The Maximum Amount Of Cinnamon You Can Safely Eat Each Day

Correction 4/25/22: A previous version of this article stated it is thought to be unsafe to consume more than 0.05 milligrams of cassia cinnamon per day for every pound you weigh. It is recommended people not consume more than 0.05 milligrams of coumarin per day for every pound you weigh, which is a chemical compound present in the cinnamon.

No need to put down that cinnamon roll, or delicious piece of cinnamon toast. Eating cinnamon in moderation is just fine, and actually provides quite a few health benefits. But there is a fine line with cinnamon you don't want to cross, as adverse effects can occur if you eat too much of a certain kind on a daily basis. 

Yep, you heard right. There's more than one kind of cinnamon. There are two actually, observes Healthline: Ceylon and cassia. The geographically astute may note that the former country of Ceylon is now known as Sri Lanka. The country may have changed its name, but this form of cinnamon has not, and indeed its namesake land provides about 80% of the global supply of what's known as true cinnamon, per WebMD, all sourced from the bark of evergreen trees.

Cassia, by contrast, combines cinnamon and cassia, the latter of which is made similarly — from evergreen trees in China and Southeast Asia — but is considered lower quality. Cassia is by far the most common form of cinnamon used by U.S. consumers (per Healthline), which is an important distinction when it comes to daily usage recommendations.

The recommended daily intake of cinnamon

According to Healthline, cassia cinnamon has high amounts of coumarin, a chemical compound that has been linked in studies to liver damage (via Human & Experimental Toxicology) and an elevated likelihood of developing specific types of cancers or cancerous tumors (via Toxicology and Applied Pharmacology, Food and Chemical Toxicology, and the National Toxicology Program).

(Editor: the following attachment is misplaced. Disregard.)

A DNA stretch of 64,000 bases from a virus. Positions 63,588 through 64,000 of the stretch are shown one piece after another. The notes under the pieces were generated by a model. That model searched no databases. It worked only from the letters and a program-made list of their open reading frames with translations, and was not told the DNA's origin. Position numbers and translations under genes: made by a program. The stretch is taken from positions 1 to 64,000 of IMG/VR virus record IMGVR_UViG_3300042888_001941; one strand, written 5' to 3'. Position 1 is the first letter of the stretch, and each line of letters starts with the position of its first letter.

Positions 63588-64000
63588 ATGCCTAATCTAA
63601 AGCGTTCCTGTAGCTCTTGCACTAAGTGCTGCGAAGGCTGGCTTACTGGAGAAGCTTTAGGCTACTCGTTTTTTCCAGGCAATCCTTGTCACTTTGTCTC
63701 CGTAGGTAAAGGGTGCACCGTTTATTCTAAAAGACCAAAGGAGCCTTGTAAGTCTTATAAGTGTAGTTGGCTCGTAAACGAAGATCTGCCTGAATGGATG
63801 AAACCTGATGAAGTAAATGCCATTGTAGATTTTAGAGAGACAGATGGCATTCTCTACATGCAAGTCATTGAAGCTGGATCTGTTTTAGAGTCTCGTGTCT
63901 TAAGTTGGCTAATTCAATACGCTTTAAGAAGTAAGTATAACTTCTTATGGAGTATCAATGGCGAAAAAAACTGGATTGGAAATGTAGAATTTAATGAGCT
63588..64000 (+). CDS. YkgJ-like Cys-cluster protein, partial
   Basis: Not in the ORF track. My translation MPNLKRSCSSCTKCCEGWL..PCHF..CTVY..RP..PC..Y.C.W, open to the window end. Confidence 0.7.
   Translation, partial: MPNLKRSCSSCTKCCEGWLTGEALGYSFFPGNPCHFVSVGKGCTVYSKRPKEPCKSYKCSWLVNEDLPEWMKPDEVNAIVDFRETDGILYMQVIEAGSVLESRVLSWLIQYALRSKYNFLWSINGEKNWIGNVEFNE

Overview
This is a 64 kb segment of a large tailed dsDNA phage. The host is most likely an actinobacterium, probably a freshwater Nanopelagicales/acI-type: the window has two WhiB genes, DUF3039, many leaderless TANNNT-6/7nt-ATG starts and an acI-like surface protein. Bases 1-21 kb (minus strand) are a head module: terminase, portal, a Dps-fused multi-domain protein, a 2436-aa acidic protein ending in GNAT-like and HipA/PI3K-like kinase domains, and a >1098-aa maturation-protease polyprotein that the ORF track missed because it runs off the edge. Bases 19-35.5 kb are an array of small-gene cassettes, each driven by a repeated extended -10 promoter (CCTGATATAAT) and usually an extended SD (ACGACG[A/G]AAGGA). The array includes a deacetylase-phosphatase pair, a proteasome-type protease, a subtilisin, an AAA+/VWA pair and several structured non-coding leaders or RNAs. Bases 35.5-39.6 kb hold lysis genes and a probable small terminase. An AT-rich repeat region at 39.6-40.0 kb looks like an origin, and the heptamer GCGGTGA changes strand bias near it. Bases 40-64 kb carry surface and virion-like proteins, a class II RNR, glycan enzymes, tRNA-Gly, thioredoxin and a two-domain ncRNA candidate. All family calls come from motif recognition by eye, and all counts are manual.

Because of these concerns, and other adverse side effects like mouth sores or breathing issues, the outlet advises eating no more than 0.05 milligrams of coumarin per day for every pound you weigh. So a 150-pound person, for example, could tolerate 7.5 milligrams per day, or 3 teaspoons of cassia cinnamon. The simple way to avoid doing the math, of course, is to eat only Ceylon, or true cinnamon. It's more expensive and less common, but available in many supermarkets and specialty stores.

This said, the recommended daily intake of cinnamon is much lower. Per WebMD, a daily intake of ½ to 1 teaspoon of cinnamon per day is the limit, per some experts. This equals 2 to 4 grams of cinnamon a day, with the U.S. Department of Health saying that up to 6 grams of cinnamon per day is safe (via The Whole U).

The healthful benefits of cinnamon

Between the two types of cinnamon, true cinnamon has more antioxidant properties, according to The Spruce Eats, but cinnamon of either variety ingested in moderation offers a host of positive health benefits. One of the most interesting is that it may help to fight the HIV virus. Per a study published in the Indian Journal of Medical Research, of 69 plant species screened for effectiveness in treating HIV-1 and HIV-2, cinnamon was the most effective against HIV-1.

As Healthline notes, cinnamon oil is purportedly effective in fighting infections of a fungal or bacterial nature, and the spice is considered a potent anti-inflammatory. Cinnamon can also lower blood sugar and may help in the prevention of heart disease and some cancers. However, as the National Center for Complementary and Integrative Health notes, much more research needs to be done on cinnamon before these claims and others like helping with weight loss or controlling cholesterol levels can be said conclusively.

But whether you use cassia cinnamon or true cinnamon, keep moderation in mind; don't overdo it when it comes to cinnamon.